Unlike deciduous trees whose defining characteristics make them easier to identify, many coniferous trees can look very similar. If you take a closer look at their bark, needles, and seeds, however, it’s clear that every pine, fir, and cedar has a personality and history of its own; you just need to get to know them. One such conifer is the Scots Pine.
The mature Scots Pine, also known as the Scots Fir or Scotch Pine, can be identified by its long, narrow, often twisted trunk that is usually bare of needles until its broad, flat or rounded crown. Young Scots Pines have the more typical pyramidal pine shape. Its bark near the crown is a distinctive flaky orange-brown, and it can be differentiated from other pine species by its two needle bundles. The needles of the Scots Pine are rigid and often twisted together, unlike other Pines with straight or more flexible needles.
Although abundant in High Park and other parts of Toronto and Ontario, the Scots Pine (if you haven’t already guessed by its name) is not native to Canada; it is a Northern European tree, and the national tree of Scotland. It is the most widely distributed pine species in the world, and because of this, it varies widely in shape and appearance. The Scots Pine is used and loved by many creatures of High Park, such as the Eastern Grey Squirrel as well as many species of birds. Scots Pine seeds are a favourite snack of the elusive Red Squirrel; if you’re lucky, you might catch a glimpse of one of these little rodents sitting amongst the needles or searching for pinecones along the branches of a High Park Scots Pine.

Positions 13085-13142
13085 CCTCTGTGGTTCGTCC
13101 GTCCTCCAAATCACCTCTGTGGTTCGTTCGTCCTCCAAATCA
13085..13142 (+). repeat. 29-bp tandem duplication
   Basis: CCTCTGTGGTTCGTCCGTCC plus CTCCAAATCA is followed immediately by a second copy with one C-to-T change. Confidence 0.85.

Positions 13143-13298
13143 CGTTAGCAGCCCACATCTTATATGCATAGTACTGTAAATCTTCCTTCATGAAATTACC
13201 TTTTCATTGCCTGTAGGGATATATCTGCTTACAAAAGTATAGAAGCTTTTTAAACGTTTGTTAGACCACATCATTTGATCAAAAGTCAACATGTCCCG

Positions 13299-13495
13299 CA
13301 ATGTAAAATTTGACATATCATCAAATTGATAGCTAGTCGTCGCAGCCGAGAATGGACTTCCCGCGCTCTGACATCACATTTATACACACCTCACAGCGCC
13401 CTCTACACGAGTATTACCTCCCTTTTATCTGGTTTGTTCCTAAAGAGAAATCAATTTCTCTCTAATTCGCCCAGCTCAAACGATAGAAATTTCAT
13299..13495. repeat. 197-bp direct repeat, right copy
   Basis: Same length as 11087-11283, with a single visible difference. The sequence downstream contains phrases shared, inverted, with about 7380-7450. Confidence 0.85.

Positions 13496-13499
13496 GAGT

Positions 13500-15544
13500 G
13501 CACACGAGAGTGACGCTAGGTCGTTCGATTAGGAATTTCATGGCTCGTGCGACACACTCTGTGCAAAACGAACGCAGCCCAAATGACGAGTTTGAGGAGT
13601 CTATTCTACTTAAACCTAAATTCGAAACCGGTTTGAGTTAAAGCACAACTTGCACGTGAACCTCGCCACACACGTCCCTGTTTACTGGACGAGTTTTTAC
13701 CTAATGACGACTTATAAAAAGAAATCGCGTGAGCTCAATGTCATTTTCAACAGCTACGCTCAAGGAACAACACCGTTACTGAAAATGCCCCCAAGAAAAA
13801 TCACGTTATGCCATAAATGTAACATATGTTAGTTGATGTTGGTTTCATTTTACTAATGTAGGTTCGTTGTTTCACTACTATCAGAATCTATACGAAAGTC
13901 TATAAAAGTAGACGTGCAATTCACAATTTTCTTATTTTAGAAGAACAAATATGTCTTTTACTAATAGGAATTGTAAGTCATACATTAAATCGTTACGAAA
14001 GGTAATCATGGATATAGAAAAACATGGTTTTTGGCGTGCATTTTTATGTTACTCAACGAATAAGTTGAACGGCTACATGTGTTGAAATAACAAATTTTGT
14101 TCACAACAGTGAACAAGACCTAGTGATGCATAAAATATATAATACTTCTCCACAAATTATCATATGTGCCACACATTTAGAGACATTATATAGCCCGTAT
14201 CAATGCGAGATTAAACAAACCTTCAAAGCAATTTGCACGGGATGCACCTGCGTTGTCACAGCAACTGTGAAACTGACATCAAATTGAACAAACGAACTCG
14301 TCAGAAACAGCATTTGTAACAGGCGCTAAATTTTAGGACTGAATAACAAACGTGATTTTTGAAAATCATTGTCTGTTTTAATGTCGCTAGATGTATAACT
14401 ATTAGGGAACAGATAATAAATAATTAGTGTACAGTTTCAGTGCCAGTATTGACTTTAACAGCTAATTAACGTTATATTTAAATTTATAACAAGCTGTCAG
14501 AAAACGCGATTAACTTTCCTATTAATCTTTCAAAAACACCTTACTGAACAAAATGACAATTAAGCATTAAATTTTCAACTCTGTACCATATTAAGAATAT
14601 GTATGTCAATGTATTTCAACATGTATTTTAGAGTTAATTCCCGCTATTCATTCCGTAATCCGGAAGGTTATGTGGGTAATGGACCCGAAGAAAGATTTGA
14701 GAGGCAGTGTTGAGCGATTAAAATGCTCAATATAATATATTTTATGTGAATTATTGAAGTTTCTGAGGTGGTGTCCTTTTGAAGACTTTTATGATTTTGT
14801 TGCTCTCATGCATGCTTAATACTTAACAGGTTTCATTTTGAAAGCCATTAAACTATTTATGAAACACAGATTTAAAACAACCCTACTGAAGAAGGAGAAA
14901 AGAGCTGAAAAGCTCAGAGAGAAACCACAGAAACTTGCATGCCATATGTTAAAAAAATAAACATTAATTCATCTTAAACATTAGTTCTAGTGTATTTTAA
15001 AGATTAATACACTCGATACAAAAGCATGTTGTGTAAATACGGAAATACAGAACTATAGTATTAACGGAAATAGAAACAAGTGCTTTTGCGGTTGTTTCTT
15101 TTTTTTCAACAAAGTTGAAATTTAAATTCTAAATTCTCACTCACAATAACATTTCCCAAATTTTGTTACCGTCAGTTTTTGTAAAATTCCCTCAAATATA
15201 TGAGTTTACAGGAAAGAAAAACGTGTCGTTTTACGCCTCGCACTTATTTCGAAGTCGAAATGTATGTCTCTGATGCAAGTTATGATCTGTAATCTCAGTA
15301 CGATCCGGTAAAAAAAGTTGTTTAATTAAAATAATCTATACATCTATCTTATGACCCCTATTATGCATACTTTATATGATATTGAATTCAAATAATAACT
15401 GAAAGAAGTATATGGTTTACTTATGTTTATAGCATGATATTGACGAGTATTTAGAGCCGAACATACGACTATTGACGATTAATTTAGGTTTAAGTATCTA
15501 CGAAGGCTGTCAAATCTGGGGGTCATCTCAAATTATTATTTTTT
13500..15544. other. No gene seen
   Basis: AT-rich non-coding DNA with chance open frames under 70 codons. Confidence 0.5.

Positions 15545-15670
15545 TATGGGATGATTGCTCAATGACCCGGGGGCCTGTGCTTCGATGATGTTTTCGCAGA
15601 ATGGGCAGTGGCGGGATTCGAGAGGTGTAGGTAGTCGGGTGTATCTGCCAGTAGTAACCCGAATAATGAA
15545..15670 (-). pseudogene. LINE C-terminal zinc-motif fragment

Because of its incredible resiliency since its introduction to Canada, this mighty Pine has begun to flourish in places where native trees cannot, and has even been known to dominate some sensitive ecosystems, pushing native species out. Because of its invasive nature, some efforts have been taken to control the growth of this beautiful conifer in some parts of the province. But worry not, the Scots Pine will not be eradicated any time soon—this hardy pine will not give up that easily!
Next time you’re in High Park, see if you can identify the spirited Scots Pine amongst the other conifers—look out for twisted needles in bunches of two, orange-brown bark, and a long, narrow trunk with a wide, parasol-shaped crown.